She kept crying and her gasping increased.  I was about to tell her how important it was for us to protect ourselves, but decided against it.   I could see that she was deeply upset.  After waiting a while, I called 911 to report the incident and got a recording giving a number to call if I wanted to arrange for pickup of a cadaver.  Then was put on hold and never got through.  So I gave up on the police and covered the broken pane with heavy plastic, taped it in place, and barred both windows by nailing up some wooden beams that Dahlia used to support her sculptures before firing them.

Once I had finished this task, I expected her to calm down. But her gasping continued, and she finally told me that the stress had triggered an attack of her condition.

“You’ve never told me what your health problem is.”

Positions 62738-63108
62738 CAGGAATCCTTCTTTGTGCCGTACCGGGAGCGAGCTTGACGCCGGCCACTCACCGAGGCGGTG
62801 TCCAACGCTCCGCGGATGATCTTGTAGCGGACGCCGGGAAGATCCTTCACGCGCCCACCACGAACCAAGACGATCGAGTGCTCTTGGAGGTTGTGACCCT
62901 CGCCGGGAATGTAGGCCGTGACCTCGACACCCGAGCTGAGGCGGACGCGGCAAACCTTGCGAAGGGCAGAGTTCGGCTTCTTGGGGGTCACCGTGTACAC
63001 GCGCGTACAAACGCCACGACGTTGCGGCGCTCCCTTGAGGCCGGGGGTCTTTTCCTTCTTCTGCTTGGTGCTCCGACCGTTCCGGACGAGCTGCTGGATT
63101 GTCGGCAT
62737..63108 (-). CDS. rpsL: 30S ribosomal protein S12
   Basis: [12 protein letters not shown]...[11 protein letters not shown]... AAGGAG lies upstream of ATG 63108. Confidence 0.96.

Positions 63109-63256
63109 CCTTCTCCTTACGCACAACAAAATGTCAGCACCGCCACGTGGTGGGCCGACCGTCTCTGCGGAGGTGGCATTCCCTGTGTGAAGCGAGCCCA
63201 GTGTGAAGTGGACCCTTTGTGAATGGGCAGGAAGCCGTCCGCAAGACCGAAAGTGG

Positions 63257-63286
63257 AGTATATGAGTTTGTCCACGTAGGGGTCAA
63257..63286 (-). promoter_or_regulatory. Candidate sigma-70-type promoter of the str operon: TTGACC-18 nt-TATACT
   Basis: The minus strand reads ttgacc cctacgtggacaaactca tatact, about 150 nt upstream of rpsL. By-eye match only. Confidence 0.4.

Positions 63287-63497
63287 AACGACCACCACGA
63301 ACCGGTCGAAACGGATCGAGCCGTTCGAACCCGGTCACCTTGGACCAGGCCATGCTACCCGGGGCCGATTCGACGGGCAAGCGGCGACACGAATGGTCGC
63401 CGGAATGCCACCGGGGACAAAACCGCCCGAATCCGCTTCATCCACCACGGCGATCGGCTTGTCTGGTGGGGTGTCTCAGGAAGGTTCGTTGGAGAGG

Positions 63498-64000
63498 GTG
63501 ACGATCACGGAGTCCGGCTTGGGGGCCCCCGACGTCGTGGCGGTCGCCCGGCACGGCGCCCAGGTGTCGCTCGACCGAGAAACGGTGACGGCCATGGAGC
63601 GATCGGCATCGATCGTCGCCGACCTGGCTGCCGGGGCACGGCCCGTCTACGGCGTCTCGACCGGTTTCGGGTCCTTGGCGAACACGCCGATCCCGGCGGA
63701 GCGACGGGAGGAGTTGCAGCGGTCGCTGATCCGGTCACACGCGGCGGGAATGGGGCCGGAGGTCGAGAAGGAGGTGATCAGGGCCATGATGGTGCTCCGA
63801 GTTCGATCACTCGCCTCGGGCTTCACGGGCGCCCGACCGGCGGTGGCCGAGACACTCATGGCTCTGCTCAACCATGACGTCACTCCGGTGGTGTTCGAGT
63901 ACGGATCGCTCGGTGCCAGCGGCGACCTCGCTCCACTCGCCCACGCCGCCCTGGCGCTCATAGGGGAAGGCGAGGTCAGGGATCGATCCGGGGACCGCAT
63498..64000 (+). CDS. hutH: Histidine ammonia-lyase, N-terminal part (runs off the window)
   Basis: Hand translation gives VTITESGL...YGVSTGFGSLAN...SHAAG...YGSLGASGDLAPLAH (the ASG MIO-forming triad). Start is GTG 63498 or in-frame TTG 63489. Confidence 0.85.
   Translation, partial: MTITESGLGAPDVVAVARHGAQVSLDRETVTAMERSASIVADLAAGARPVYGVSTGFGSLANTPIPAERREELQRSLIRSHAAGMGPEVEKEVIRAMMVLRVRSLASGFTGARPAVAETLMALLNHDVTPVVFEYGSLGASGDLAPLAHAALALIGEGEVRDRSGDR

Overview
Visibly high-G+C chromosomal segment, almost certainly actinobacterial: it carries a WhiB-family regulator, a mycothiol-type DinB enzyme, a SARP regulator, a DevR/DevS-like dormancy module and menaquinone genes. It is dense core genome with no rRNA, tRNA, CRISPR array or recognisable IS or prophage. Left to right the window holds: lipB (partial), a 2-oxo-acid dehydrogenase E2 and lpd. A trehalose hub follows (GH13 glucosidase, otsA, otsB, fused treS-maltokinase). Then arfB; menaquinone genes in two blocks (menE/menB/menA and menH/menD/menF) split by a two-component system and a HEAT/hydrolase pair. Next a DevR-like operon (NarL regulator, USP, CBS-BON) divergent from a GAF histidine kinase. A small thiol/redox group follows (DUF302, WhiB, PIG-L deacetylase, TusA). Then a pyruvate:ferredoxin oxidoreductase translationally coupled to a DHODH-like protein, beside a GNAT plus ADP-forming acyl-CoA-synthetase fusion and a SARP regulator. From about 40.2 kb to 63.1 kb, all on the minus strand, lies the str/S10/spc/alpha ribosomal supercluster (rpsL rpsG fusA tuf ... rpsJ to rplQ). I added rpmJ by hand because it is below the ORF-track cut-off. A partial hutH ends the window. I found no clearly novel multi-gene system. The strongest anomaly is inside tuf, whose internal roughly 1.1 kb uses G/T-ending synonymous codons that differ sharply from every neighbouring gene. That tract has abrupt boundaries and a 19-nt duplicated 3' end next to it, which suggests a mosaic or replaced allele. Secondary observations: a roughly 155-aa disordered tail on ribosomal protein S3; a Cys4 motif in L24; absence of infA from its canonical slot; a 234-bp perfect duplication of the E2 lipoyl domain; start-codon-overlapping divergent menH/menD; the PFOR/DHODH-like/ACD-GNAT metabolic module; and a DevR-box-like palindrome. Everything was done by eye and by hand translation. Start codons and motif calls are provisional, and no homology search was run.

“It’s dilated cardiomyopathy.”

So there was the answer to her mystery.  I had no idea what it meant. I was about to ask her, but decided that this wasn’t the time for an extended medical discussion.

“What can we do about it?  Do you need to go to the emergency room?”

“I have a medicine that controls it if I have an attack, but I was running low before the heatwave and I used the rest of it when we had the brownout.”

“Do you have the prescription?”

“Yes, of course.  I can start calling drugstores, but it’s not something they usually carry.”

“Well, let’s try.  They’ll be lots of drugstores open, even now.  This is New York.”

We started calling.  In fact, most of the drugstores didn’t answer and the few that did acted like it was ridiculous to expect them to have a supply of her medicine on hand.  I finally decided that the best option would be to get the prescription filled at a hospital and told her I would go to the nearest one.